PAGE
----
EVEN RECORD-SETTER CAN MBS SOMETIMES ... Elmo Wright of Houston lets pass slip through hands (AP Wirephoto) Records Shattered Surest Bet of World Series By DAVE NIGHTINGALE Chlccgo Daily Ncw« Service DETROIT. ~ The surest bet of the 1963 World Series is that tomorrow's fourth-game duel between aces Bob Gibson of St. Louis and Denny McLain of Detroit will be the final pitching mat- chup of the two this year. And that fact has nothing to do with the outcome of today's third-game confrontation here between the Cardinals' Ray Washburn and the Tigers' Earl Wilson-each team seeking the go-ahead win in a fall classic that currently is deadlocked at a game apiece. Before the series began, Tiger 31-game winner McLain expressed the desire that his team would "humiliate" the proud Cardinals. But it was McLain who was humiliated in last Wednesday's meeting of the "super pitchers." Gibson, who had a 1.12 earned run average during the regular season, pitched a five-hit, 4-0, victory and struck out a record number (17) in the process. Now McLain, the brash young organ-grinder from Chicago, is thirsting for revenge. Hut he'll have to get it tomorrow, or not at all this year. Why no rematch after the fourth game? I/wk at it this way: First, if either team sweeps all three games here, t lie show is over. Second, supposing Detroit takes two games out of three in its own ball yard--where it carved an impressive 56-25 record (".691) this season. That would send the Cards back to St. Louis with a 3-2 deficit. Would St. Louis Manager Red Schoendienst use Wnshburn in a sixth game--a game in which there is no tomorrow if the Cardinals lose? Or would he use Gibson with two davs' rest? "It's too early to even consider that," Schoendienst said yesterday at Tiger Stadium where his charges went through a light drill under scattered showers. "But, obviously, Gibby has been in our stopper all year." Filially, supposing the Tigers were to drop two of three on their home grounds and go to St. Louis next week with a 3-2 deficit. Would Tigers manager Mayo Smith use Wil- son? Or would he try McLain with two days' rest? "There Is no question," Smith drawled. "If t here was one game I had to win (and game No. 6 would qualify under those circumstances), I'd use McLain with two days rest. "I'd use him with two days' rest over Wilson or anyone else on the staff who's had three or more days' rest." As the Cardinals drilled yesterday, they apparently had succeeded in wiping away most of the shock of Thursday's 8-1 loss to the Tigers and Mickey Lolich. "We didn't drape our clubhouse in black after that one," Gibson snapped. "We're ready for anything now . . . up for every game no matter how far ahead or behind we arc. Nor were the Cards awed by the short right- field porch at Tiger Stadium--where Jim North- nip. Dick MeAuliffe and Norm Cash have had easy pickings this season. "We have p. few lefty hitters, too," Schoendienst said, "Like Lou Brock and Tim McCarver and Roger Maris. "We've always done tetter on the road this year any way," Gibson reminded. As ars Explode HOUSTON, ffl -- "We can do no wrong," yelled elated Houston quarterback Ken Bailey after the Cougars scored their 10th touchdown against the Cincinnati Bearcats. The 12th - ranked Cougars crushed the Bearcats, 71-33, in a wild offensive battle Friday night in the Astrodome. HOUSTON, which has paced the nation the last two seasons in total offense, gained 693 yards while Cincinnati collected 379. Bailey completed 11 of 24 passes for 273 yards after teammate Paul Gipson opened the game with a 91-yard kickoff return for a touchdown. "What sprung me was just plain blocking," Gipson said. "Nobody touched me. All their guys were going to the ground." GIPSON played only 14 minutes before leaving with a braised hip, but also scored on a 41-yard run and carried 18 times for 131 yards. Quarterback Gregg Cook led the Bearcats to a 21-14 first period edge with two touchdown passes, including an 85-hard bomb to Lloyd Pate. Cook broke one Cincinnati pass record and tied another in tossing for all of the Bearcats' 352 aerial yards. He attempted 49 passes and completed 22. His previous high for pass attempts was 47 last season, and the 22 completions tied the number by Jackie Lee in 1959. Elmo Wright in turn, broke ane Houston pass record and tied another. He was the leading pass gainer with 244 yards, eclipsing the 205 yards set by Ken Hebert in 1966. Wright caught eight passes to tie a school mark set in 1958. The Cougars ran 96 plays, topping a scho-ol mark of 85 record- ed during three games since 1950. "Defensively, we were never in the game," said Cincinnati coach Homer Rice. "We stayed in there in the first quarter . . . but in the second quarter . . . a fumble here, another there and that was it. Offensively, we played very well at times." ' Bailey guided the Cougars 52 yards in seven plays as Carlos Bell's five-yard t o u c h d o w n plunge tied the score 21-21 in the second quarter. Houston went ahead permanently on a 14-yard touchdown pass from Bailey to Paul Daulong and a 10-yard scoring run by Bell, taking a 35-21 halftime lead. TED HENDRICKS Top Teams All Win By The Associated Press The powers in the four main divisions of Texas schoolboy football rolled to victory Friday night in convincing fashion. Third-ranked Galveston Ball of Class 4A ripped Clear Creek 19-0 while fourth-ranked Odessa Permian powered past San Angelo 14-0. No. 1 AmariUo Tas- osa sees action tonight against .marillo. Second-ranked Dallas puth Oak Cliff played Thursday light, downing Dallas Wilson 1-0. In other top Class-4A games, O. 7 Brazosport overwhelmed Say City 27-0, No. 8 Houston San louston blanked Houston Wai- trip 13-0, and No. 9 Abilene ·ooper downed Odessa Ector 6-0. Longview No. 10 meets Tyer Scott tonight. P e r r y t o n , top-rated in lass A, ripped AmariUo Cap- ock 27-8. Second-ranked Alvin lad a scare before defeating louston Mt. Carmel 29-15. No. 3 Henderson walked over Center 4-7, No. 4 Refugio crunched Taft 63-7 and No. 5 Ennis mangled Duncanville 48-7. In Class 2A, top-rated Iowa 'ark whipped Wellington 39-26. The top-ranked Class A power he Poth Pirates, annihilated the San Antonio Sam Houston B earn 82-6. By TED MEIER Associated Press Sports Writer The Mad Stork hopes to deliver a big surprise in Los Angeles tonight. Which is to say that Ted Hendricks, the defensive star of the University of Miami Hurricanes, hopes to be at his sensational best against O.J. Simpson and Southern California in perhaps the top college football game of the weekend. Hendricks, who derives lu's nickname from his 6-foot-8 height, has 247 tackles and eight fumble recoveries to his credit over the last two seasons and made the AU-American team at defensive end. Simpson is an offensive terror for Southern Cal. His hard running paced the Trojans to the 1967 national championship and won him an AU-American berth. Some 65,000 persons are expected at the Coliseum to watch Hendricks' efforts to shackle the elusive Simpson, who has scored seven touchdowns and gained 425 yards rushing in two games this season for the second-ranked Trojans. Miami is ranked 13th in The Associated Press poll and also 's unbeaten in two games. In other Saturday night james, lOth-ranked Louisiana State is at home to Baylor .5th-ranked Tennessee is al lice, 16th-ranked Georgia is al "louth Carolina, 17th-ranked Texas AM is at Florida State and 20th-ranked Arkansas is at Texas Christian. The Houston Cougars, ranked 12th, opened the weekend acrdvi ty with a 71-33 romp over Cin cinnati in the Astrodome Frida night. Top-ranked Purdue and Leroy Keyes, who trounced Notri Dame a week ago 37-22, battled Northwestern at Evanston, HI. in the afternoon. Other leading matinee game: had Notre Dame at Iowa, Ore gon at Ohio State, UCLA at Syr acuse, Penn State at West Vir ginia, New Mexico at Kansa and Army at Missouri. The Oregon State-at-Washing ton game was nationally tele vised over the ABC-TV network :ORPUS CHRIST!, TEXAS, SATURDAY, OCTOBER 5, 1968 SECTION B BLACK FRIDAY: ucs, rand Prix Trials Set It was Black Friday for Corpus Christi's Class 4A football teams last night but everything came up rosy for lower classification teams. Victoria walloped King, 20-0, at Buc Stadium, while Port Lavaca edged Carroll, 32-29, and Victoria Stroman surprised Ray, 14-2. In other games involving local teams, Academy thrashed Benavides, 21-6; Tulo- so-Midway and Aransas Pass battled to a 6-6 tie; Flour Bluff waxed West Oso, 24-0; and Calallen tripped George West, 6-0. Class 4A gets back into action tonight at 7:30 cit Buc Stadium when Miller engages Moody in a game expected to be an easy one for the Buccaneers. Moody has been having Its problems while Miller has been gaining intensity. Last night's activities left Port Lavaca, Victoria and Victoria Stroman tied for the District 254A lead, with 1-0 records. Victoria ignored a heavy rain in the first half to run past King, then settled down to an exchange of fumbles with the Mustangs in the second half. At Port Lavaca, the lead changed hands seven times before the Sandcrabs put it away for keeps. Eric Daniels returned the opening kickoff 72 yards for a touchdown but it went for naught. Calallen's victory put it in the driver's seat in the District 2S-2A chase, while it was likewise for Flour Bluff in District 14-3A South Zone. Tuloso-Midway and Aransas Pass also are in 14-3A and may have a tough time catching the Hornets, who seem to have momentum going. Three Australians and one Spaniard will battle it out for a 'inals berth In the first South Texas Invitational Professional Tennis Championships tonight at 6:30 at HEB Tennis Center. The two semifinals will open tonight's three-match card to be followed by match. Rod Stolle, botli from Australia, will open tonight's show to be followed by Roy Emerson of Australia and Andres Gimeno of Spain. Laver and Emerson won matches on opening night last ournament last night followingjbles match that wound up last his loss to Emerson due to a stiff back. Gonzales pulled out of a dou- a mixed doubles Laver and Fred night at matches Carroll Gym were moved as the indoors because of rain, Stolle and Gimeno drew first round byes. Laver defeated Pancho Segura, 6-3, 6-3 while Emerson surviving two set points In the first set, downed Pancho Gon zales, 7-5, 6-0. Gonzales withdrew from the By HAL BOCK Associated Press Sports Writer Curley Johnson's serene existence as a pro football specialist grinds to a halt tonight when New York's veteran punter learns how the'other half lives in the American- Football League. Johnson will be the Jets' starting tight end against the San Diego Chargers in one of two AFL games scheduled for tonight. In the other, Kansas City plays at Buffalo. Sunday's AFL schedule has Cincinnati at Denver, Boston at Oakland and Miami at Houston. JOHNSON is first and foremost a punter. He seldom is on the field except for kicks. But in a pinch, he can play tight end and the Jets are in a pinch. R e g u l a r Pete Lammons pulled a leg muscle against Buffalo last week and that make: both were injured against Cincinnati last week. Frazier is likely to miss tonight's game and MacKinnon probably will Johnson the tight the Chargers. end agains get the call. Quarterback Dan Darragh and Buffalo's baby-faced back- iield figure to grow a little older tonight against a fired-up Kansas City defense which has allowed just five points in the last two games. The Chiefs' defenders haven't allowed a touchdown in the last 10 quarters. DENVER is expected to use Martin Briscoe, the first Negro quarterback to play in the AFL. The rookie made his debut against Boston last week and looked good. The Bengals hope to repeat an earlier victory NATIONAL LEAGUE night's program and was replaced by Emerson. Emerson and Stolle defeated Segura and Gimeno, 8-3. In another doubles match, Stolle and Rosemary Casals defeated Gimeno and Mrs. Ann Haydon Jones, S-3. WATK1NS GLEN, N.Y. (AP) Lap speeds of 130 miles an hour were expected today as 22 of the world's top Formula One drivers jockey for starting positions in the 10th Grand Prix of the U.S. to be run at the Watkins Glen Rrfce Track Sunday. Jackie Stewart of Scotland screamed around the winding 2.3-mile road circuit at an average .speed of more than 128 mpli in his Matra-Ford Friday in practice. llis time for one lap of 1:0127 eclipsed by more than a! second the record for the track set in 1967 by England's Graham Hill. Chris Amon of New Zealand recorded the second fastest practice lap in his Ferrari, just behind Stewart at 127.65 m.p.h. His time of 1:04.87 also eclipsed Hill's mark. The third fastest lap Friday (was by Austria's Joctien Rindt in a Brabham-Repco, who toured the course in 1:05.42 at a speed of 126.5 m.p.h. ·Defending world champion Denis Hulme, driving a McLaren-Ford, was in fourth place with a fast-lap time of 1:05.44 A isped of 126.4 m.p.h. MYSTERIOUS ARMY New Threat for Olympics By ED SCHUYLER JR. Associated Press Sports Writer The Louis Detroit Tigers Cardinals, two and St. baseball teams, have made the Detroit Lions shift, but it will be up to another N a t i o n a l Football League team, the Minnesota Vikings, to stop the Lions. And that's something the Chicago Bears and Green Bay Packers couldn't do. The Lions-Vikings game originally was scheduled to be played in Detroit Sunday, but because of the World Series, it will be played at Minnesota. So, the home-field advantage switches to the Vikings, but they will need more than that to stop a Detroit team which, after being smashed by Dallas in the season opener, ripped Chicago even stronger with the expected return of linebacker Mike Lucci. Cleveland, which had trouble moving against Los Angeles last Sunday, should find the Pittsburgh defense much easier. Dick Shiner might start at quarterback for Pittsburgh in place of Kent Nix. Atlanta will be playing its first game under new head coach Norm Van Brocklin, who replaced Norb Hecker earlier this week. Chicago, which always counts on the versatility of Gale Say. ers, will need him more than ever against Baltimore, The MEXICO CITY (AP) - Avery Brundage, president of the International Olympic Committee, insists the games of the 19th Olympiad will open on schedule Oct. 12 despite a direct threat of violence from something calling itself an Army of Liberation. Meanwhile, the death toll in Mexico City's urban gunfighting rose to 31 with the death of a sniper and a passerby the sniper shot on a street which forms part of the Olympic marathon route. FRIDAY morning Brundage expressed concern over the Army of Liberation, warning that Olympic visitors should stay away because the group has declared civil war against the government of President Gustavo Diaz Ordaz. But Friday night Brundage said he was sticking by a statement made 24 hours earlier that the Games will open on schedule. against the Broncos, but will ;42-0 and upset Green Bay 23-17.1 The have to do it without hard r u n - j ning Tom Smiley, out with a THE two victories moved De- Bears are down to one quarterback, Larry Rakestraw, with Jack Concannon and Rudy Bukich out with injuries. fense tough Los will have ngeles t o b e ^ e « DC Giulio Onesti o! Italy and Burgese Phillips of Australia, presidents of two IOC staellite groups, issued a statement saying they cannot "hide our preoccupation toward events which prejudice the Olympic reality, its spirit of love, its peace and fraternity." THEY said the Mexican government which "offers us its hospitality, should offer us at the same time the Olympic atmosphere in every way. This means the Games must be held in an atmosphere dominated by love and not by grief." Onesti is president of the permanent General Assembly of MEXICO CITY. IP) - Take a walk through riot-torn Mexico City, the host of the Olympic Games, and you would think you were in the most peaceful city in the world." Of course, you are. Mexico City itself is all calm, all peaceful, and guests find the hospitality of the Mexicans something to treasure for years. In the plush Camino Real Hotel, headquarters of the International Olympic Committee, a string and piano orchestra provided palm court music. Guests sat around sipping their before- dinner cocktails. Take a walk to Mexico City's fashionable Reforma--Mexico's answer to F r a n c e 's Champs Elysee and Italy's Via Veneto- where the girls and boys were out enjoying themselves with not a hint of trouble. About eight miles away, at the Olympic Village in preparation for the Oct. 12 opening of the Games. Talk of gun fights and people killed in the streets seemed thousands of miles away. They never heard a shot fired in anger in Wednesday's bloody riots that accounted for a reported 31 dead--and maybe more. The blood bath between the students and fhc army on Wednesday happened at a housing development called Tlatelolco, a pleasant part by any standards, which houses 70 000 people and also accommodated the Vocational School--the school of many of the student rioters. Tlatelolco is only a couple of miles from downtown Mexico City. Here, the palm court atmosphere of a pleasant afternoon changes --and quickly. Hundreds of troops, armed with guns surround the complex--one that looks iSce a city of steel. Armored cars with guns at the ready stand at strategic points. Soldiers are on guard atop skyscraper buildings. Mexico City today is a city of the strangest contrasts--peace in 99 per cent of the place and the problem of student rioting in the other one per cent. It's that one per cent that is worrying friends of Mexico and the Olympic movement. "Bulletin No. 1 to the foreign press of Mexico" arrived Friday at The Associated Press office announcing the formation of the Army of Liberation to "declare war against the criminal (government of President Gustavo Diaz Ordaz." "We decline all responsibility for what could happen to those who come to a country that, in fact, finds itself in full civil war,'' the bulletin said, It recommended that "the foreign public not come to the Olympics, because although un inches, two inches over the Olympic mark. Russia Janis Lusis, the odds-on favorite in the javelin, got off a toss of 282-0, Olympic mark of 39.0 in 1954. Enrique Figueroa, 100-meter silver medal winner in 1S64, anchored a Cuban foursome to a der Curley, who is 33 and in his llth pro season, managed two catches after coming in against the Bills. That was two more than he caught all of last year. In 1966, he managed one catch --an 18-yard touchdown. Because Johnson will also be sprained right knee. Oakland, opening its home season, goes for its 14th consecutive AFL victory, with Boston providing the opposition. Boston's Jim Nance, the rushing champ for the last two years, sat out last week's game at Denver because of an ankle injury and probably will miss punting, Coach Weeb Ewbanklthis one too. does not expect him to go all the' Pete Boath^-d. troit in a first-place tie in the Central Division with Minnesota, which lost to Chicago after beating Atlanta and Green Bay. In other NFL action, Pittsburgh, 0-3. is at Cleveland tonight, while on Sunday Green Bay, 1-2, is at Atlanta, 0-3; Chicago, 1-2, is at Baltimore, 3-0; San Francisco, 2-1, is at Los An- tougher than usual to stop San Francisco's hot John Brodie who completed 17 of 20 passes against Atlanta last Sunday. ST. LOUIS will have to try to control the ball against Dallas, which has scored 132 points in three games. will Federations. r _. no circumstances v_«UlTlIiT*Lic^JS, isijllpffic f"VP 31\Pfl^PH if" \i. is president of the Asso-| nc cesary to carrv out a 'large nf Tntr*T-r»lt tnnol ^nril-t-? ! .,,. J " . ,£ [military operation against the [government in the inaugural act A single-space, New Orleans will get chance to chase sera its geles, 3-0; Dallas, 3-0, is at St. Fran Tarkenton and Houston'sU.ouis, 1-2; New Orleans, 1-2, is en I Homer Jones. way at end. Mark Smolinski, an-jquarterback, underwent an ap-iat New York, 3-0, and Philadel- other veteran, will spell him. 1 pendectomy this week and Bob Ironically, the Chargers also have tight end problems. Starter Willie Frazier and his replacement, JacquQ MacKinnon, Davis will run the club against Miami. The Oilers' only victory in four starts has been at the expense of the winless Dolphins, phia, 0-3, is at Washington, 1-2. Detroit's defense, which intercepted eight Chicago passes and then stopped Green Bay's ma- The Philadelphia-Washingtonjdjffe game should be a case of Washington trying to stop Philadelphia's running game and Philadelphia trying to halt the pass-! chine-like attad^ will be made ing of Sonny Jurgensen, . . . . f} * v- * n: i i « _ j I L . in 1.11\. typewritten | and others ]ater Meanwhile, a world record was ecmaled and four Olympic marks bettered in the opening of a 27-nation practice meet. A Cuban quartet of Miguelina Cobian, Violeta Quezada, Ful- Roma and Marlene Elej- Ued the world 400-meter that's right, Vassar and Rad- ro5a y standard of 43.6 seconds .set by Poland in the 196-1 Olym- Tailback Dave Vassar and',P ics and matched here last wingback Bill Radcliffe are week by Russia. Harvard To Face Vassar, Radcliffe CAMBRIDGE, Mass. (AP) Harvard's football big team was 38.S clocking in the 400-meter relay. The U.S. team set the Olympic mark of 39.0 four years ago. ; Finally. Burge ran 11.2, equalling the time of America's Wyomia Tyus in 1954. Australia's Diane the 100 meters in Sports in Brief 1 Golf MELBOURNE, States and host Horse Racing Airclrciio--Ths United! NEW YORK--Obeah, S'CUO, cc.-nt on In A-jilro!!a moved pcstj !hs stretch _ to win The SI5.0CO Sfiuetts SOUTHPORT, England--Peter Town-1 LINCOLN, R.I.--Jocl-cd, J13.SO, jeered send, Z2-yecr-ojd Brllon, fired a flve-wvjTM e . as V fo-jr-iengih victor/ [n_;h» dor^xir 69 to tafc a one-st,-ok» lead over' Gey Brewer of Dallas In tiie Alcoa Golfer of the Year loorncment. Tennis starters on the Bucknell Univer-: sity squad which was playing Haryard, i Chris Papanicolaou of Greece, who attends San Diego State College, polo vaulted 16 feet, LA JOLLA, ColH.--No. 1 jeed Sfcn Smith, Paiodcna, Calif., defeated Richard Russell, Jamaica, B.W.i. -t, W) ond Tom Leonard, Arcodla, Calif., opset Mo. 7 seed Jim Osborne, Hooo!uu, 11-9, 4-6, -t In men's itagles rrratchci while [n women's jlnales Jonet N-r«bcrry of La jollo,. uose! tot-seeIed Valeric Zcigenfi;ss of Sin Dle^o 6-1. 7-5, cod th? No. 7 s^d.i Patll Hogan of La Ja"o. was defeated by Vriricoy? Chri^tonson of Los An^elCi 7.5., 6-3 In the seco.'id rciyid of fn? Nations!' Amateur Hard Court Championships. ' , Garden HUls Pyr-so of Lircoin Dcwni CHICAGO--reicny, SJS.30, led all th» way to win the S10X»0 Spy Son3 Handicap by two lengths at Hcwtncme. SAN MATEO, Calif.--Royal rols, S3.*), wtn an easy IW-lengfli victory 1.1 the feo. tun*} stcmeTtowrt Purse at Bsy "Mfotfow*. PUOSced Oct. Boxing NEV/ YORK York, stopped Ansel York, 1.^ T74, New f74, New Football Baseball tie 13, B'oorr.sburg, Adoloht.'S 2i, St. Thomas 7 M'.:;sapj J5, NortnwcCKi, Tex. 7 , Houston 71, Cincinnati 33 DETROIT-- Fran* Crosetll resigned os lilino's-Chicaso U, Wayna State, Mich. a coach with the New York Yankees after 0 years wltrt tti* clutj as player aivj Hayward, Calif . ( Stofa 30, California* coccri. ioavti 1 4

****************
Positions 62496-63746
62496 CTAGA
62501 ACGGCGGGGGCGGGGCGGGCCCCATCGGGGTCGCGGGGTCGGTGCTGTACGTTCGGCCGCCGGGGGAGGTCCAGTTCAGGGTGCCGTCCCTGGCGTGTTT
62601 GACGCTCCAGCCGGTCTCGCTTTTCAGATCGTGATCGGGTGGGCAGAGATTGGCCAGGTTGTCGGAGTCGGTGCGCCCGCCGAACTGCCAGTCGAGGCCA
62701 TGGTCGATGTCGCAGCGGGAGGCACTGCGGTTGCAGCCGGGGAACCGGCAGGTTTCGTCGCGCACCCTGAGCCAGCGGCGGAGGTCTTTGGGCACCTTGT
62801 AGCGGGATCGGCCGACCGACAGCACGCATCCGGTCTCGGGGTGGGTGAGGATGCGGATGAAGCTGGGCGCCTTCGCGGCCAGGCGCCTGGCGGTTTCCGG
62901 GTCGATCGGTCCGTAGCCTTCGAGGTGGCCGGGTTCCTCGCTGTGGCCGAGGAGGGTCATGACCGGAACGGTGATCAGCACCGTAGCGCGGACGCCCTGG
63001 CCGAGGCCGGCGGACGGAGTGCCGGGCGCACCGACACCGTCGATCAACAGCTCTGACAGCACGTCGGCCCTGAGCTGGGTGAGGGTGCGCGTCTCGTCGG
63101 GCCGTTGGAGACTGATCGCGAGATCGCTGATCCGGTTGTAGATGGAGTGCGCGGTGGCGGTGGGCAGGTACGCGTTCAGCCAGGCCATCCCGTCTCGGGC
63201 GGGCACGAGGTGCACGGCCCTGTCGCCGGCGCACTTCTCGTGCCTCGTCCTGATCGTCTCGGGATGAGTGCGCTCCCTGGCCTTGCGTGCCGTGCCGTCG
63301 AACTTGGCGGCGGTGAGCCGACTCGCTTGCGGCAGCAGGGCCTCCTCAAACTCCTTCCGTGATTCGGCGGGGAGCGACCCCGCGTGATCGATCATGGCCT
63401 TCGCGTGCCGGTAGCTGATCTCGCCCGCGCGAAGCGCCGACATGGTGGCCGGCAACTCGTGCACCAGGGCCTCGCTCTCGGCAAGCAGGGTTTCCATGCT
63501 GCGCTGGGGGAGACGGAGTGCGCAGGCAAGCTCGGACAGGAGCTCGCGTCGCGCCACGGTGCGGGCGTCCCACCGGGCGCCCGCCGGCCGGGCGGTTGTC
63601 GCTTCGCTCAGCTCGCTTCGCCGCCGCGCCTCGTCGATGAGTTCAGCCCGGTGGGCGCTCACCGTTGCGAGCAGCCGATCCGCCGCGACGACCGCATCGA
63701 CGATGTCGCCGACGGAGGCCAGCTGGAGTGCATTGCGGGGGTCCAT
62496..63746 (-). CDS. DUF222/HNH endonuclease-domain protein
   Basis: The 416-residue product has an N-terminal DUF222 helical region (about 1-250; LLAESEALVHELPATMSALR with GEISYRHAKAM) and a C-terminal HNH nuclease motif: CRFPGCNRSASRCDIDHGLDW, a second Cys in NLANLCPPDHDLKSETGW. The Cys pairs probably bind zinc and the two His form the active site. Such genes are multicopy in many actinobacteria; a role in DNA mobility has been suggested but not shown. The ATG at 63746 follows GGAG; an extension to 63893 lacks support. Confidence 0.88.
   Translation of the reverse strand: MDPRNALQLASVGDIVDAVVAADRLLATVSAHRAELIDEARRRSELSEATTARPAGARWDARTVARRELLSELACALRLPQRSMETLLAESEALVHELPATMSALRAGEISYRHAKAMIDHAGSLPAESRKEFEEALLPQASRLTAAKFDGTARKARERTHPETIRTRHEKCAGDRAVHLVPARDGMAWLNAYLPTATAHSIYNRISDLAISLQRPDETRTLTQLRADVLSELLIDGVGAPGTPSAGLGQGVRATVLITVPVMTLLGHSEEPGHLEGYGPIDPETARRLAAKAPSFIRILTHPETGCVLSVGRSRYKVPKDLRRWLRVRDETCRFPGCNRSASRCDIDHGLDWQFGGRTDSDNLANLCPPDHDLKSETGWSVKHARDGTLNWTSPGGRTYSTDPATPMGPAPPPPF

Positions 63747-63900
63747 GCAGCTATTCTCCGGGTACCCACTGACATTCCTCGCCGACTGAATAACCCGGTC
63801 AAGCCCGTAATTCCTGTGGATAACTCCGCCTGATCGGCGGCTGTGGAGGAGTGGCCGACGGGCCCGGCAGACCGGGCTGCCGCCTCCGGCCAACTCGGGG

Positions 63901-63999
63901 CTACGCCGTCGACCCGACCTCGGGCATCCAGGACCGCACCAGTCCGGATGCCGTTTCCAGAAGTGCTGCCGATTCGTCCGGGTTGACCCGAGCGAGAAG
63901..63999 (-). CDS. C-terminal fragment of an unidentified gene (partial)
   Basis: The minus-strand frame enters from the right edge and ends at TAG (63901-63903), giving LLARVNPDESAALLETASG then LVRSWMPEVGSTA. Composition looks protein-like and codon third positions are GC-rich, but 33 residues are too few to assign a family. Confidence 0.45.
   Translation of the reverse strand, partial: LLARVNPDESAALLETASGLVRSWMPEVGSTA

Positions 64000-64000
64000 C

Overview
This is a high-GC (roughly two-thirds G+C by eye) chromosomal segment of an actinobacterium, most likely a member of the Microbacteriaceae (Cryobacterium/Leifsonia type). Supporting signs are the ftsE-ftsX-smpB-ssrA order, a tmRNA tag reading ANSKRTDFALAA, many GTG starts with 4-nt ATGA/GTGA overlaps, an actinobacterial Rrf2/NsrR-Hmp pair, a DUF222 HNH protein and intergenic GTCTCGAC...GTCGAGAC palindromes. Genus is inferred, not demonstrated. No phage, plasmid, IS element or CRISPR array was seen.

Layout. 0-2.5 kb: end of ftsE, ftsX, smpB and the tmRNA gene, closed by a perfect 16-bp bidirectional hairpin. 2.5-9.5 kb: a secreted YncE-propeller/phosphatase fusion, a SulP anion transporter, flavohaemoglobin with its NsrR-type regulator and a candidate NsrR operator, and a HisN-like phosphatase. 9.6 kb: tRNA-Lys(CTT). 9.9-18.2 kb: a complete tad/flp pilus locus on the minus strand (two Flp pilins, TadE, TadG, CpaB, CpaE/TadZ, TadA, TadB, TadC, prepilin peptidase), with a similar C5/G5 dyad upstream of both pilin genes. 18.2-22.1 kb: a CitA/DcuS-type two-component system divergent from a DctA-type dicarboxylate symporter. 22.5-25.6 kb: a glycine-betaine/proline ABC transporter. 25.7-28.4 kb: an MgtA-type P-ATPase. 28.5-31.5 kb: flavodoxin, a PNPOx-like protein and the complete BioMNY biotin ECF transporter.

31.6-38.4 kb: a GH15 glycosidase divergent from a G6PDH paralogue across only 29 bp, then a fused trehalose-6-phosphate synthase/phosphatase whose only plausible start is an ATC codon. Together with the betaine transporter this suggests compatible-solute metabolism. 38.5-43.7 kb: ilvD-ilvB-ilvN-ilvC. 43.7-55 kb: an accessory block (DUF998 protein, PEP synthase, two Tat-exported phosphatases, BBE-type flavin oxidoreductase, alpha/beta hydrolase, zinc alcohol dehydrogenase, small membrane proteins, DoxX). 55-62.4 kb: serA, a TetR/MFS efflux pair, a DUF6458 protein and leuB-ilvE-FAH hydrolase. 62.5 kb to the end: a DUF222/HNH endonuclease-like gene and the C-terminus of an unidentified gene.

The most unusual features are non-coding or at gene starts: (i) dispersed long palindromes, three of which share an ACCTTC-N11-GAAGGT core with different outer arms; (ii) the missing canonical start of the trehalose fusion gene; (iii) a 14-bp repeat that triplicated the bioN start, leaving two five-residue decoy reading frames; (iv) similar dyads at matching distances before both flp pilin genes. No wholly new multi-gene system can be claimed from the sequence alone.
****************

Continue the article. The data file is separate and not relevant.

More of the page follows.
Get access to

  • The largest online newspaper archive
  • 14,500+ newspapers from the 1700s–2000s
  • Millions of additional pages added every month

Try it free